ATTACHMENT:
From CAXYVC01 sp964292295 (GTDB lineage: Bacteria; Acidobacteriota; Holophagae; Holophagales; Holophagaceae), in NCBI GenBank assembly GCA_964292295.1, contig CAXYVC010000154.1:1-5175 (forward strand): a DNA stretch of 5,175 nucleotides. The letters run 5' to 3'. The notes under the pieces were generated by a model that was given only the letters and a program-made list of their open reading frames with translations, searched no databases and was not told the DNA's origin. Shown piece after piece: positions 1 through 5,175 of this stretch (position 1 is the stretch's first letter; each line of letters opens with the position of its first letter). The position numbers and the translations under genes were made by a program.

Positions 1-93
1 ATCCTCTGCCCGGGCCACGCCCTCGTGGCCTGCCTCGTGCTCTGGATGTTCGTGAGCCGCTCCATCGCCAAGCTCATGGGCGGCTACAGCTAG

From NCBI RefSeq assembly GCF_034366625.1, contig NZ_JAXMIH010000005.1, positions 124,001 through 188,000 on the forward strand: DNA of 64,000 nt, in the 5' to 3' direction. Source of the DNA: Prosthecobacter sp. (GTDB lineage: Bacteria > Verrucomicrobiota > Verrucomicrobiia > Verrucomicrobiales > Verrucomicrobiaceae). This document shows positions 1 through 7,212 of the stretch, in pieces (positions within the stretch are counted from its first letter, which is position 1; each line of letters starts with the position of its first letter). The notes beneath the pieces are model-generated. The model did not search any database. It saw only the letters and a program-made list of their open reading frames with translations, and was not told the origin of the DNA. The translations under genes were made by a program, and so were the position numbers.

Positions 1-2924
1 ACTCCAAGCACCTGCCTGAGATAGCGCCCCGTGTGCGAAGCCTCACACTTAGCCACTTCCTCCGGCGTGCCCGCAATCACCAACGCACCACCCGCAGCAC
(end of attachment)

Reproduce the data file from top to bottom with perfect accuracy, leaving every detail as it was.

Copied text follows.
From CAXYVC01 sp964292295 (GTDB lineage: Bacteria; Acidobacteriota; Holophagae; Holophagales; Holophagaceae), in NCBI GenBank assembly GCA_964292295.1, contig CAXYVC010000154.1:1-5175 (forward strand): a DNA stretch of 5,175 nucleotides. The letters run 5' to 3'. The notes under the pieces were generated by a model that was given only the letters and a program-made list of their open reading frames with translations, searched no databases and was not told the DNA's origin. Shown piece after piece: positions 1 through 5,175 of this stretch (position 1 is the stretch's first letter; each line of letters opens with the position of its first letter). The position numbers and the translations under genes were made by a program.

Positions 1-93
1 ATCCTCTGCCCGGGCCACGCCCTCGTGGCCTGCCTCGTGCTCTGGATGTTCGTGAGCCGCTCCATCGCCAAGCTCATGGGCGGCTACAGCTAG

From NCBI RefSeq assembly GCF_034366625.1, contig NZ_JAXMIH010000005.1, positions 124,001 through 188,000 on the forward strand: DNA of 64,000 nt, in the 5' to 3' direction. Source of the DNA: Prosthecobacter sp. (GTDB lineage: Bacteria > Verrucomicrobiota > Verrucomicrobiia > Verrucomicrobiales > Verrucomicrobiaceae). This document shows positions 1 through 7,212 of the stretch, in pieces (positions within the stretch are counted from its first letter, which is position 1; each line of letters starts with the position of its first letter). The notes beneath the pieces are model-generated. The model did not search any database. It saw only the letters and a program-made list of their open reading frames with translations, and was not told the origin of the DNA. The translations under genes were made by a program, and so were the position numbers.

Positions 1-2924
1 ACTCCAAGCACCTGCCTGAGATAGCGCCCCGTGTGCGAAGCCTCACACTTAGCCACTTCCTCCGGCGTGCCCGCAATCACCAACGCACCACCCGCAGCAC